A Menagerie of Outspoken Opinions on Science, World Politics, and Geek Culture

Friday, August 27, 2004

On Anarchism

Reader Troy – who is also an old college buddy of mine – stated in the comments that he “figured anarchists would be pro-war”. It got me to thinking about anarchy a little, particularly after the recent PW “hacker anarchist” episode. Anarchists are in fact almost never pro-war, and the reason why is fairly straightforward: Governments go to war, and anarchists believe that governments shouldn’t exist. While there are almost certainly a few anarchists who also oppose war because it’s bloody and horrible, their objection to war as a group is not ethical but philosophical. All functions of government – from state universities to court systems to space programs – are all equally evil to an anarchist, and national defense is no exception.

Now, I’m not going to go deep into anarchist philosophy here. Suffice it to say that I utterly disagree with the idea that all government is evil and unnecessary – and I myself am an avowed minarchist. The simple, obvious truth of history is that too little government leads to chaos and mob rule, just as too much government leads to rampant totalitarianism. The cure for either is just enough government, a government that will " ... establish Justice, insure domestic Tranquility, provide for the common defense, promote the general Welfare, and secure the Blessings of Liberty ..." but do no more. The entire idea behind The United States of America is to create a society of just enough government, and that’s why our Constitution is, for me, as close as anything gets to holy writ. It’s not perfect, but it’s built and maintained a working society of just enough government for well over 200 years, and that’s something worth fighting for, killing for, and, if necessary, dying for. There are flaws – sometimes deeply disturbing ones – but compare America to the historical norm for our species and no honest man can deny that what we’ve built here is nothing short of miraculous.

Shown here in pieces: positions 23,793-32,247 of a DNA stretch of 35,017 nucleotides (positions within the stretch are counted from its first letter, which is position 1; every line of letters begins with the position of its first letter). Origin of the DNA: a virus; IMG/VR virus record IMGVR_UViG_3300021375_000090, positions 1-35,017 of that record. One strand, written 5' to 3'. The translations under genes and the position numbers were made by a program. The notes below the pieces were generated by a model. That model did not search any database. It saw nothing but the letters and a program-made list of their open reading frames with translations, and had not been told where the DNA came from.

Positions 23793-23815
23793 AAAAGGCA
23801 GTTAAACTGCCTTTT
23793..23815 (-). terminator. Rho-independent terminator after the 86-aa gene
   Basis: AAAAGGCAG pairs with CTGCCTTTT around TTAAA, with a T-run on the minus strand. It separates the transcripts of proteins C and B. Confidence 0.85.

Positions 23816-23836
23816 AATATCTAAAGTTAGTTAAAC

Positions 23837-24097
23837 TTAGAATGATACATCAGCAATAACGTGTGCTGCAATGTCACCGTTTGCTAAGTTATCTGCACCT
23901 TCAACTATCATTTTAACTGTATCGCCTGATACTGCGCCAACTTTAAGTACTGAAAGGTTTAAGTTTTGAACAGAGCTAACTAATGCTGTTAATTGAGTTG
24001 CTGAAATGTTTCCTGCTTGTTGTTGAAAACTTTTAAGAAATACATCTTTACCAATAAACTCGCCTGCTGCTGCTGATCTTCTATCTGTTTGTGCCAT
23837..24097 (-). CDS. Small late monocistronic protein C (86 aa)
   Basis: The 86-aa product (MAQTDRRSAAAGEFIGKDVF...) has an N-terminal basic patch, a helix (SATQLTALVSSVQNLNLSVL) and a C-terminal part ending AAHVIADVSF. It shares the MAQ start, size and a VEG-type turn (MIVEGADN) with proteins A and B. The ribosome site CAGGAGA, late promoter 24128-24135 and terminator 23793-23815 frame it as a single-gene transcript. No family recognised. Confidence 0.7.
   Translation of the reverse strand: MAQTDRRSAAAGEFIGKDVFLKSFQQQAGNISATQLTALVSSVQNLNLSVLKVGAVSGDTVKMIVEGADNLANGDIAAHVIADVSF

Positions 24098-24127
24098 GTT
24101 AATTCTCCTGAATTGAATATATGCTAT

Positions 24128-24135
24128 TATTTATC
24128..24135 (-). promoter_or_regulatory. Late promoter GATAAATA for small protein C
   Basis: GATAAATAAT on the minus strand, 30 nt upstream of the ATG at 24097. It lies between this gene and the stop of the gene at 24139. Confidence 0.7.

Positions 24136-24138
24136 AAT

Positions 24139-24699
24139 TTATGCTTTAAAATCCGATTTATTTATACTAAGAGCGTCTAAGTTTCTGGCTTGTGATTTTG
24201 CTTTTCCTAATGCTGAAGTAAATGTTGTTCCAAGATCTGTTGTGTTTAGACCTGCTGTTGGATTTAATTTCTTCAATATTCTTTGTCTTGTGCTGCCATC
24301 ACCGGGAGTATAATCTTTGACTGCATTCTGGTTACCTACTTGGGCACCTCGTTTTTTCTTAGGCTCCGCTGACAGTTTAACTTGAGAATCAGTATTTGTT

So when I look at these anarchists in Seattle throwing rocks and bottles at policemen, smashing store windows, and flipping over cars in the streets I’m forced to wonder about the point they’re trying to make. When a “hacker anarchist” breaks into a computer system to vandalize web pages and steal private information, I ponder what it is he thinks he’s accomplishing. Because while it might feel good to express one’s rage and frustration in acts of destruction, the message these anarchists send is precisely the opposite of the one they purport to believe.

Anarchists say there should be no police, no courts, and no soldiers. But by going out and pummeling people with rocks, vandalizing businesses, and randomly destroying personal property they show that we do need police and courts and soldiers – if for no other reason than to protect us from unhappy anarchists! They also apparently believe there should be no internet security (that “information should be free”). Then they go hack into web sites and wreak havoc ... again proving that we do need the things they say we don’t. Ultimately, anarchists are walking, talking refutations of their own philosophy, which is kind of cool; if they’re going to hold such a ridiculous position the least they can do is save us the trouble of having to assault it ourselves.

It’s probably worth noting as I close that not all anarchists are the same. Many are the violent and destructive assclowns we saw in Seattle, but others simply want government to leave them alone. Anarcho-capitalism is an interesting (even if highly flawed) concept, and I can understand why people think that system (or, rather, lack of a system) has merit even if I don’t agree with them. Anarcho-capitalists also tend not to throw rocks or set fires when trying to make a point, which, unsurprisingly, makes people more willing to listen to them. In the end I suspect that there is not so much philosophy in the destructive variety of anarchist after all, but rather a seething hatred of order, peace, and wealth which is rooted in psychology rather than politics.